Effectiveness of a Parent-Child Developmental Behavioral Training Program in a Community-Based Clinic

Thursday, May 12, 2016: 11:30 AM-1:30 PM
Hall A (Baltimore Convention Center)
M. Kinnear1, M. J. Baker-Ericzen2, N. Murphy3, R. Linn1, M. Fitch4, S. M. Kanne5 and M. O. Mazurek6, (1)Rady Children's Hospital San Diego, San Diego, CA, (2)Child and Adolescent Services Research Center, Rady Children's Hospital San Diego, San Diego, CA, (3)Research, Rady Children's Hospital San Diego, San Diego, CA, (4)Child & Adolescent Services Research Center, Rady Children's Hospital, San Diego, San Diego, CA, (5)Thompson Center for Autism & Neurodevelopmental Disorders, Columbia, MO, (6)University of Missouri - Columbia, Columbia, MO
Background:  There has been increasing support for the efficacy of parent-mediated interventions to improve social communication in young children with Autism Spectrum Disorder (ASD)(Kasari et al., 2010).  An initial efficacy trial for a specific model of parent-child developmental behavioral training (PCDBT) demonstrated an increase in child language associated with increased parent use of intervention techniques (Ingersoll & Dvortcsak, 2010).  There continues to be a need for studies of effectiveness of interventions when implemented in diverse community settings (e.g., National Advisory Mental Health Council, 2001; National Research Council, 2001; Rogers, 1998).  Thus, this study examines the effectiveness of PCDBT implemented in an ethnically diverse community-based clinic.

Objectives: To investigate 1) treatment outcomes in a community clinic parent training therapy program, and 2) child characteristics that may moderate treatment outcomes.

Methods:  Preliminary data are drawn from a comprehensive baseline assessment of an ongoing R01 study conducted in a community clinic parent training therapy program.  Parents completed the Autism Impact Measure (AIM; Kanne et al., 2014), Social Responsiveness Scale, 2nd edition (SRS-2; Constantino & Gruber, 2012) and demographic forms.  The Autism Diagnostic Observation Schedule, 2nd edition (ADOS-2; Lord et al., 2012) and Vineland Adaptive Behavior Scales, 2nd edition (Vineland-II; Sparrow, Cicchetti & Balla, 2005) were administrated by trained, research reliable project staff.  This sample includes 34 children (82% male) ages 2-9 years (M = 4.4 years; SD = 2.2) and their primary caregivers. All children had a diagnosis of Autism Spectrum Disorder (all cases validated by positive ADOS-2), and 63% identified as racial or ethnic minority. Paired sample t-tests were conducted to examine treatment outcomes on selected measures. Hierarchical blocked regressions were conducted to identify predictors for treatment outcomes.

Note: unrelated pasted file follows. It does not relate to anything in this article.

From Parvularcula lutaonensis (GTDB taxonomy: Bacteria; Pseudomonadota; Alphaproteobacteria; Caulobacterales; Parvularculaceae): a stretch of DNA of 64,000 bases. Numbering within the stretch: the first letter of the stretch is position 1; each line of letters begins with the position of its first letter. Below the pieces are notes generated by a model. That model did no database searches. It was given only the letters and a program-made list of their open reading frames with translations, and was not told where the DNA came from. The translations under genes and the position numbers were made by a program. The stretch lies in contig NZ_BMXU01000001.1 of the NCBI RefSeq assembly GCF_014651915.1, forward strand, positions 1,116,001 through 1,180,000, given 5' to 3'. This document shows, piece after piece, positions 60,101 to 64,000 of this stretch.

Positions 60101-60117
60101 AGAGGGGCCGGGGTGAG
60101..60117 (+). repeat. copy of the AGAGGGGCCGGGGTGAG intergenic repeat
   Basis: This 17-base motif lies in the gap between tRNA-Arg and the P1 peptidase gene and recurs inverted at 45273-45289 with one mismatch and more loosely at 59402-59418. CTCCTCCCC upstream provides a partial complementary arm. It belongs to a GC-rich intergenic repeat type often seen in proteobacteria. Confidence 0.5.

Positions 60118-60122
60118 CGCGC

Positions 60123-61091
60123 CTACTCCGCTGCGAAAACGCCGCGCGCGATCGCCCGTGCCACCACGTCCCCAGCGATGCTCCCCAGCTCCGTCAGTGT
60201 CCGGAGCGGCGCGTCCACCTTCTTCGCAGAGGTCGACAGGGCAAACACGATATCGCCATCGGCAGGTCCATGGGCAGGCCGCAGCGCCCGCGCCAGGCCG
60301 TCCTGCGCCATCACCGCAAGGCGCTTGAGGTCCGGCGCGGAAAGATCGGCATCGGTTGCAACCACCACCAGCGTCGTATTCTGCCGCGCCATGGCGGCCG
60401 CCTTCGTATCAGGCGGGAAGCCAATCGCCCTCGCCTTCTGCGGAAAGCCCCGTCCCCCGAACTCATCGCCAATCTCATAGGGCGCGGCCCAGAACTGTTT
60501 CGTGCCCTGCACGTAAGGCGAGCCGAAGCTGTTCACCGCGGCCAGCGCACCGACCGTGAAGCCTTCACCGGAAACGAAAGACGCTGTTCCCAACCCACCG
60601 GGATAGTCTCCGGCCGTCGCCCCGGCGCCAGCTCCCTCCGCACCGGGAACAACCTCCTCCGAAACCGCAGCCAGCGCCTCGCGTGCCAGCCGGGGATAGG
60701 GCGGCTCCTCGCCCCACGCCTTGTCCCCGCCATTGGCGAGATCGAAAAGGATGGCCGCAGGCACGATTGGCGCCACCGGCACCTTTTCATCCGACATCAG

Results:  There was significant improvement post treatment as measured by the ADOS-2 Social Affect subscale, the ADOS-2 overall score, the AIM frequency total score, the AIM impact total score, and the Vineland-II Communication domain (see Table 1 for results). Other measures of social functioning and behavior did not capture significant change.  Additionally, age, minority status, and IQ were tested as potential predictors of treatment outcome.  None of these variables were significant predictors after controlling for baseline functioning (Age: β=-0.08, p=0.63; Minority: β=0.08, p=0.62; IQ: β=-0.29, p=0.14).

Conclusions:  Findings demonstrate that parent-child developmental behavioral training offered in a community clinic results in moderate improvements in social functioning and communication.  This finding is consistent with the literature demonstrating effectiveness of parent training programs targeting social communication in community settings (e.g., Baker-Ericzén, Stahmer, & Burns, 2007).  Further, the treatment outcomes are consistent with efficacy trials of other parent-mediated training programs (Oono, Honey, & McConachie, 2013).  It is also important to note that individual characteristics, such as age, minority status, and IQ, did not moderate treatment outcomes in this diverse community sample.  A current limitation of this study is the small sample size; the sample will be doubled by the submission of the poster.